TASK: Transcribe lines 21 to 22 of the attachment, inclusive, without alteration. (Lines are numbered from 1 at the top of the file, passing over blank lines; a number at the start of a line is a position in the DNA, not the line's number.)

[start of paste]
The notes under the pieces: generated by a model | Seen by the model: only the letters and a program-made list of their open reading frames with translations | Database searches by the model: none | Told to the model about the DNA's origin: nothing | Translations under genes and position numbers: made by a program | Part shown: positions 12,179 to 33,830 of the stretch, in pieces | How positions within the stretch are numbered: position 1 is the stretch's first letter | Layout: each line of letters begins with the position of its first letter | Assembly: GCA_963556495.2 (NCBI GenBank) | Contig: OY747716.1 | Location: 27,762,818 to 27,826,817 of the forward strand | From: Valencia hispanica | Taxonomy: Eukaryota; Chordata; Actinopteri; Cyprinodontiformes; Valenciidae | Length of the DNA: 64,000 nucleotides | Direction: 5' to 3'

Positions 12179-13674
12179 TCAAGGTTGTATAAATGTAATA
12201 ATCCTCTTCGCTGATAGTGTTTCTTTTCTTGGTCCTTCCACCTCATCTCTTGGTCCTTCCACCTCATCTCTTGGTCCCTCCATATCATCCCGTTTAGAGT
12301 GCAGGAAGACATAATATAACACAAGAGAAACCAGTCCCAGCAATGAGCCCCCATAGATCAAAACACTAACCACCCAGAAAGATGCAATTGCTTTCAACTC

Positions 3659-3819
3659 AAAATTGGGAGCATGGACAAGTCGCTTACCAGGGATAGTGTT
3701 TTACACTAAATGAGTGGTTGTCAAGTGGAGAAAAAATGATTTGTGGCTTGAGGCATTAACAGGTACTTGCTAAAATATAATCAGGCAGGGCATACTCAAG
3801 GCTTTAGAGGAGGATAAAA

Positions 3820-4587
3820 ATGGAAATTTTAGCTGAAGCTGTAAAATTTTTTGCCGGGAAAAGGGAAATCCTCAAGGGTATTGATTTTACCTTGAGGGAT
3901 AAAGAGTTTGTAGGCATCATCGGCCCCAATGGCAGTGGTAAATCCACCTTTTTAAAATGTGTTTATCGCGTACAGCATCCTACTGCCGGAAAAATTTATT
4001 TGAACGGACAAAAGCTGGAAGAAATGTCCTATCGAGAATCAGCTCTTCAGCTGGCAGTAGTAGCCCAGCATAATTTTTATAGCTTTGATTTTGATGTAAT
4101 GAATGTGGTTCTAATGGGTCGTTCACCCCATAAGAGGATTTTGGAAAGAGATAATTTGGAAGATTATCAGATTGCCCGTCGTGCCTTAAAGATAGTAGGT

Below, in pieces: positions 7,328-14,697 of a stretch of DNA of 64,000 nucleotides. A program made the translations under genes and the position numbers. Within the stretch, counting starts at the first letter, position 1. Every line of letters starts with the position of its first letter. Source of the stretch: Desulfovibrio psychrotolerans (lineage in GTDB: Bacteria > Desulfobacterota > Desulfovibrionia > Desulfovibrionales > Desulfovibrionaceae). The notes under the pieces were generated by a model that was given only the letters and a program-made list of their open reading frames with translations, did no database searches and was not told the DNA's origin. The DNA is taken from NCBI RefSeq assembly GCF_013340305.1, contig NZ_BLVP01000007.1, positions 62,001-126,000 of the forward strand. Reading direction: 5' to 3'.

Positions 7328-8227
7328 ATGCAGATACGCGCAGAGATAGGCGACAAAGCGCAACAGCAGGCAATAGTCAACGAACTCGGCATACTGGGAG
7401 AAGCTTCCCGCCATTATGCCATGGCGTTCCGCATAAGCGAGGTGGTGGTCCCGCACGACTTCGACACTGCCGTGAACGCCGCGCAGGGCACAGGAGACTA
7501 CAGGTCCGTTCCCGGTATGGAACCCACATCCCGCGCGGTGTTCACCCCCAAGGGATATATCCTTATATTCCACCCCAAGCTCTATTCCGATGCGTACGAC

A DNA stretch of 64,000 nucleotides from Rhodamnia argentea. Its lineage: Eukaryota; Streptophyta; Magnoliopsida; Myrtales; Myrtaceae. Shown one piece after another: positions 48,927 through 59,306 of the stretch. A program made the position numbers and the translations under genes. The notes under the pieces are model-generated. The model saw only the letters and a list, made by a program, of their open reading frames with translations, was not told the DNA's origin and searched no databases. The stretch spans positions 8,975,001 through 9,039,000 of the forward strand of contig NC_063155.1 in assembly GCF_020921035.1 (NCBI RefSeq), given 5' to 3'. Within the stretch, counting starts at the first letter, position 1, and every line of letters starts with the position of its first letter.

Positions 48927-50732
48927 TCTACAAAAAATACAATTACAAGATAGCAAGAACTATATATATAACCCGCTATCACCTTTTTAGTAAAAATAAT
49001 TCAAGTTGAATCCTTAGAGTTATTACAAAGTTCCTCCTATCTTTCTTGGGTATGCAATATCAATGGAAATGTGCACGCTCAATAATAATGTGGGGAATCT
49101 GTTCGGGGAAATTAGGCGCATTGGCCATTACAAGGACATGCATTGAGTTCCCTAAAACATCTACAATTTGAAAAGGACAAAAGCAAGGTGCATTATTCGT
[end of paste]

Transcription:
Positions 48927-50732
48927 TCTACAAAAAATACAATTACAAGATAGCAAGAACTATATATATAACCCGCTATCACCTTTTTAGTAAAAATAAT